Nidderdale & Washburn Walks
Date: 15th July 2012
Distance: 6.0 miles
Ascent: 640 feet
Time: 2 hour 30 minutes
With: On my own
Start Grid Ref: SE248677
Some more close encounters with cows either side of a nice section of walking in the woods by Eavestone Lake.
Route Summary: Sawley - Lacon Cross - Butterton Bridge - Warsill Hall Farm - Pickerstones - Eavestone Lake - Hollin Hill Farm - Gowbusk - Moor Lane Farm - Sawley
1. Lacon Cross
2. Booth Wood
3. The path through the plantations of High Moor
4. The view north from outside the plantations of High Moor
5. Eavestone Lake
6. The woodland path alongside Eavestone Lake
7. Another view of Eavestone Lake
8. Looking across the house at Birka Carr to the distant North York Moors
9. Farmer collecting hay near Sawley
Walk Detail: My fifth outing in the Nidderdale AONB in just over two weeks the main aim of this walk was to visit the beautifully wooded Eavestone Lake.
Even by recent standards there were a lot of cows encountered on this walk; at the beginning near Lacon Hall, in the large field before entering Booth Wood, at Warsill Hall Farm, at Hollin Hall Farm and then finally in the fields outside of Sawley. Let's just say it didn't do much for my nerves! It should also be said that stepping through the shin deep unholy combination of mud and cow filth outside Warsill Hall Farm has to be one of the more disgusting walking experiences I've had.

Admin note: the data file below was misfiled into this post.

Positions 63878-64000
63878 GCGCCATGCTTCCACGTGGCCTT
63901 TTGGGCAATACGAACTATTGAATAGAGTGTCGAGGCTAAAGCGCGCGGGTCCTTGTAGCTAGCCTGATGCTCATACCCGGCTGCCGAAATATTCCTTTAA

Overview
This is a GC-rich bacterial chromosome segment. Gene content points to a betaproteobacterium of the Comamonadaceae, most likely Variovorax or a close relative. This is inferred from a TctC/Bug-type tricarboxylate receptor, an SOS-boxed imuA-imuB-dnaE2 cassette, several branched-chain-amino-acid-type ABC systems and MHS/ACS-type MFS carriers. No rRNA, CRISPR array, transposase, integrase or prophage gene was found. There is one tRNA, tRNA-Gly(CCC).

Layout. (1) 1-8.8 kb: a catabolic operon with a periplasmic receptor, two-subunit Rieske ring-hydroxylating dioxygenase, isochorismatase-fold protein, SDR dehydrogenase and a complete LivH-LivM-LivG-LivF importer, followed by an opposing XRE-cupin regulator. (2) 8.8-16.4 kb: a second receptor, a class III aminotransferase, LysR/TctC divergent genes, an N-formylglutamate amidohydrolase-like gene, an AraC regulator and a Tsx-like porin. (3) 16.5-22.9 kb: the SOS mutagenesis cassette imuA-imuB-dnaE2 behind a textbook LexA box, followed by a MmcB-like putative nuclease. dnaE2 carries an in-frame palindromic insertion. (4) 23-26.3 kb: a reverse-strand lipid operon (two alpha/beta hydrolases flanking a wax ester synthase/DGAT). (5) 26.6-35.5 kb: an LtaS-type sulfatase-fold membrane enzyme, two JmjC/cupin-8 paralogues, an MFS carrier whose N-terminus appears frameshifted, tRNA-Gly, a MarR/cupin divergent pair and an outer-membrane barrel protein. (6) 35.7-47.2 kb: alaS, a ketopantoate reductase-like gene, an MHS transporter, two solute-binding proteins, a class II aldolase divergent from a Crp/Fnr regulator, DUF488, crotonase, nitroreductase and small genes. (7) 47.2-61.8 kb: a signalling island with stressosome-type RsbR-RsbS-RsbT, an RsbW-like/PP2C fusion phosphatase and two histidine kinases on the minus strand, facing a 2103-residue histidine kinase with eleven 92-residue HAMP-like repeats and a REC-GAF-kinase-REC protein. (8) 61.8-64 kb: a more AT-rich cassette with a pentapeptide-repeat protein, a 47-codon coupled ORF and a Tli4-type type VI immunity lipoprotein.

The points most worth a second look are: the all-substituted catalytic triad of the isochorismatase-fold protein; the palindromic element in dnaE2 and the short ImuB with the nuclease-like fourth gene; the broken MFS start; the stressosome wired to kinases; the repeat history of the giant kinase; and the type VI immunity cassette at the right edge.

Despite all this I still enjoyed the walk. After passing Lacon Hall I visited the well preserved Lacon Cross that dates back to the monastic period. Later, in Booth Wood, I crossed the similarly old Butterton Bridge, though on this occasion the surrounding undergrowth was so dense the bridge itself was barely visible.
The highlight of the walk though was undoubtedly the section through the woods by Eavestone Lake, a really lovely place which I seemingly had all to myself. At the eastern end of the lake was a small arched bridge which had the most open view of the lake. I sat on the bridge for a while and drank in the view on what was a lovely summer's evening.
Towards the end of the walk a welcome distraction from further close encounters of the bovine kind was provided by the splendid view across the Vale of Mowbray to the distant North York Moors. Thanks to the direction the sun was shining I was even able to identify Carlton Bank and Cringle Moor, two of the major tops in the Cleveland Hills.